What IMDb says: Follows Elliot, a young programmer working as a cyber-security engineer by day, and a vigilante hacker by night.
Why I picked it: This is one of the more recent breakout hits that *gasp* isn’t on AMC. Not only did Rami Malek win an Emmy for this in its first season, Mr. Robot also won the Golden Globe for its debut season as well. It has a whomping 96% on Rotten Tomatoes, and a 92% audience score. It’s definitely made one of the bigger splashes of the last year or two, so I was curious to see how this one would compare to some of the older shows on my list that have already solidified their status as classics.
I’m also intrigued because this show is a drama about computer programming, and to my knowledge, there is no other drama about computer programming. Usually computer programmer is the job writers give people when they want to convey that the character is a boring nerd. So I’m curious to see if and how the writers can take a seemingly boring world that the average viewer knows little about and make it suspenseful.
What I liked: I hope Satanists like skiing because hell has frozen over: THE VOICEOVER IS ACTUALLY REALLY GOOD HERE. I know. My whole life is a lie.
But in all honesty, a lot of the copy for Elliott’s voiceover could be standalone spoken word. Rather than using voiceover as a way to explain what is happening/has already happened, voiceover is used to make interesting observations about the world around us. Here’s a quote:
Oh, I don’t know. Is it that we collectively thought Steve Jobs was a great man, even when we knew he made billions off the backs of children? Or maybe it’s that it feels like all our heroes are counterfeit? The world itself’s just one big hoax. Spamming each other with our running commentary of bullshit, masquerading as insight, our social media faking as intimacy. Or is it that we voted for this? Not with our rigged elections, but with our things, our property, our money. I’m not saying anything new. We all know why we do this, not because Hunger Games books makes us happy, but because we wanna be sedated. Because it’s painful not to pretend, because we’re cowards. Fuck society.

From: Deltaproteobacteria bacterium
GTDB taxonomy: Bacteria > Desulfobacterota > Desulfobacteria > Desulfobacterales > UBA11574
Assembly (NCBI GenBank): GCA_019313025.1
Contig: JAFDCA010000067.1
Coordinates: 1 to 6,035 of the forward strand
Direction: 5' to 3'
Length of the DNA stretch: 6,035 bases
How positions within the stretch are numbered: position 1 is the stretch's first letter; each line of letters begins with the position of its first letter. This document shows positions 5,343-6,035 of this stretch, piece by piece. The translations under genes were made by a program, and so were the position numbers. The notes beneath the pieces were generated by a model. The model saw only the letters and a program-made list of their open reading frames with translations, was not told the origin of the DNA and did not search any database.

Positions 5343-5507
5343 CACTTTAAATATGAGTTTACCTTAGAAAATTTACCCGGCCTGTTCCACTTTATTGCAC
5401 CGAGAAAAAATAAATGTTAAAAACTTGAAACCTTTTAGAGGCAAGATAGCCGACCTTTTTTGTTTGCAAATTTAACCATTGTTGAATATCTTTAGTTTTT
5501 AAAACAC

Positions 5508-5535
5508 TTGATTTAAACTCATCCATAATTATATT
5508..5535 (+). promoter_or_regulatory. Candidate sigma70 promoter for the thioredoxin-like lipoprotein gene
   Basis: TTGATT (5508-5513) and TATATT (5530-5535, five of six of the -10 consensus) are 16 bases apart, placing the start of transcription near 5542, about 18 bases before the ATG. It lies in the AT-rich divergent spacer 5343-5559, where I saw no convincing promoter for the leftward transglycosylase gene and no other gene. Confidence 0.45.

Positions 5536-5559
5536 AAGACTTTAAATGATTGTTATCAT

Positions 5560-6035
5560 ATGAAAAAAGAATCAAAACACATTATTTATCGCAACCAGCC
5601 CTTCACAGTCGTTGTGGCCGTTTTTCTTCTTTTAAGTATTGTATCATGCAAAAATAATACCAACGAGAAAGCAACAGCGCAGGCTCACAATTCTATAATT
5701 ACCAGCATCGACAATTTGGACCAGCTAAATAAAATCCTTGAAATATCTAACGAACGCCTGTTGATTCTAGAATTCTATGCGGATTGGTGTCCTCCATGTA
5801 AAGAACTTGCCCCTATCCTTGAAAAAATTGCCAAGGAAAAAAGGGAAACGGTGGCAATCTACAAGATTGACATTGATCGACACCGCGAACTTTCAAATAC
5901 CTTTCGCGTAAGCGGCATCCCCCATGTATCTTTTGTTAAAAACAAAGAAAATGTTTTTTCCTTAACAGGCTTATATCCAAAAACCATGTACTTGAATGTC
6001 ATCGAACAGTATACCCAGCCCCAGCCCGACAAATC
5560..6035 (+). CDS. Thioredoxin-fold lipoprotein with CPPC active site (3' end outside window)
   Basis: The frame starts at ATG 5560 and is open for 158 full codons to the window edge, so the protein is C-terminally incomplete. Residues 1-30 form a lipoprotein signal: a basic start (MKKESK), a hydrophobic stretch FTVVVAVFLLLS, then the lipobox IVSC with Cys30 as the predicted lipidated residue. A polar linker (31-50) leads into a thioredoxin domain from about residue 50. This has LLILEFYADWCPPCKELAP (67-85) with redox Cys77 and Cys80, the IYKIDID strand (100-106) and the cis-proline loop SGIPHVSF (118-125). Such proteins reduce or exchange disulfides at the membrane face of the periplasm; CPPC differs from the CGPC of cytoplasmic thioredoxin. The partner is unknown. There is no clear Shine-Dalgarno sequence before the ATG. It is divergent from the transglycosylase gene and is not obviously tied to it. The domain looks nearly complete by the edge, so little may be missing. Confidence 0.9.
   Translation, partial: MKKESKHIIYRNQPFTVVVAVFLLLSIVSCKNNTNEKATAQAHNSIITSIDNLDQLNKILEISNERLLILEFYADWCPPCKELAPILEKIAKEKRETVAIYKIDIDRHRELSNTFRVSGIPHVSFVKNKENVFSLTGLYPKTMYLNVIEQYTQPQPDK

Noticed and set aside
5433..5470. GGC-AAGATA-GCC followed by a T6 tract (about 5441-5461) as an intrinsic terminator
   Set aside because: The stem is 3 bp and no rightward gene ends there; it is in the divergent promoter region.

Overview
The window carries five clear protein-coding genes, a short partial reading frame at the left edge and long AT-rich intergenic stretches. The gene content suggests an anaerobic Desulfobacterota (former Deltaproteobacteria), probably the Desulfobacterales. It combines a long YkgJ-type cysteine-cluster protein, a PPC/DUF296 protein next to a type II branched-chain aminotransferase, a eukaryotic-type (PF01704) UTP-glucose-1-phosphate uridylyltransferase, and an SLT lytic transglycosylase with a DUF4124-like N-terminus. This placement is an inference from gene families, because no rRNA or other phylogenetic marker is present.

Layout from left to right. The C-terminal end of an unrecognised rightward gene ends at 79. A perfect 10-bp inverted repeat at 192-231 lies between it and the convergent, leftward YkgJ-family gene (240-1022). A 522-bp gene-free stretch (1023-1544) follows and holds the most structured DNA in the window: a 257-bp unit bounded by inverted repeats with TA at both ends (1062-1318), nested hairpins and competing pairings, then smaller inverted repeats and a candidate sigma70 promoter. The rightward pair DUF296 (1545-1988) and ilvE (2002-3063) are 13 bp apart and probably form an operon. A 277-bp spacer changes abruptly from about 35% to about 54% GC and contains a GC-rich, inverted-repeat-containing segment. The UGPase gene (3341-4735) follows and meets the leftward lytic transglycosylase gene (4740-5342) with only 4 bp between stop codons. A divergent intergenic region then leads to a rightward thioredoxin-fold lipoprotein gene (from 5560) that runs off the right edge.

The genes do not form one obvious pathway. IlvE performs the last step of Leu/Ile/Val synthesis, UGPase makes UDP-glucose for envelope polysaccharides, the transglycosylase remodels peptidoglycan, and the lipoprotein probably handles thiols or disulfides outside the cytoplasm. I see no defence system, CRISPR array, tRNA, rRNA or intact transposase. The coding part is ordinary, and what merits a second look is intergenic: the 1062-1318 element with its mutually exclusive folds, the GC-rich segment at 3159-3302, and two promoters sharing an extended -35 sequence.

Do you see how that’s different from “So these are my kids, this is how old they all are, and these are their hobbies?” The voiceover doesn’t just exist to give me the contextual information I need to follow the plot, it exists to give me insight into how Elliott’s brain works, and Elliott’s brain is a fascinating place.
In addition to that, the pilot does a great job of starting out interesting and then continuing to build throughout the episode. We start with a scene of Elliott confronting a local coffee shop owner about his child porn website. So already I’m like “so this guy just uses his spare time to bring down people who use the internet for nefarious purposes? I want to watch someone use their spare time to bring down people who use the internet for nefarious purposes!”
Unlike some pilots that have an amazing first scene and then never outdo it, it turns out there’s a society of vigilante hackers! They recruit Elliott by aggressively hacking one of his company’s clients and he prevents it. We don’t really learn that much about these other vigilante hackers, but I’m okay with that. The fact that they are vigilante hackers is enough to make me want to learn more about these supporting characters, so I’m glad they didn’t stray from Elliott in the pilot. It also makes sense that we don’t really get insight into a ton of other characters besides Elliott since he is so socially reclusive.
But now, in addition to knowing that there is a society of vigilante hackers, we also learn they have a project: to delete all records of debt, releasing millions of Americans from their credit card debt, student loans, mortgages, etc. and fucking over the big banks. So let’s review:
– We get an interesting character right off the bat
– We learn there are more characters like him that want him join their ranks
– We learn there is an enormous challenge this ragtag group will take on together
Pretty much any pilot can follow this formula but yet so many don’t. A lot of them front load their action to grab your attention, or they put it all off for the end or worse, the next episode. So props to Mr. Robot for grabbing my attention right away and actually maintaining it for a whole hour.
What I didn’t like: I don’t like that Season 2 isn’t available for free, because I’m already pretty sure I want to see it.
Do I want to watch Ep. 2: Yes! I can already see this being a series I want to see in full, not just “I’ll reevaluate after a couple more episodes” and that’s a rare achievement in Anne world.
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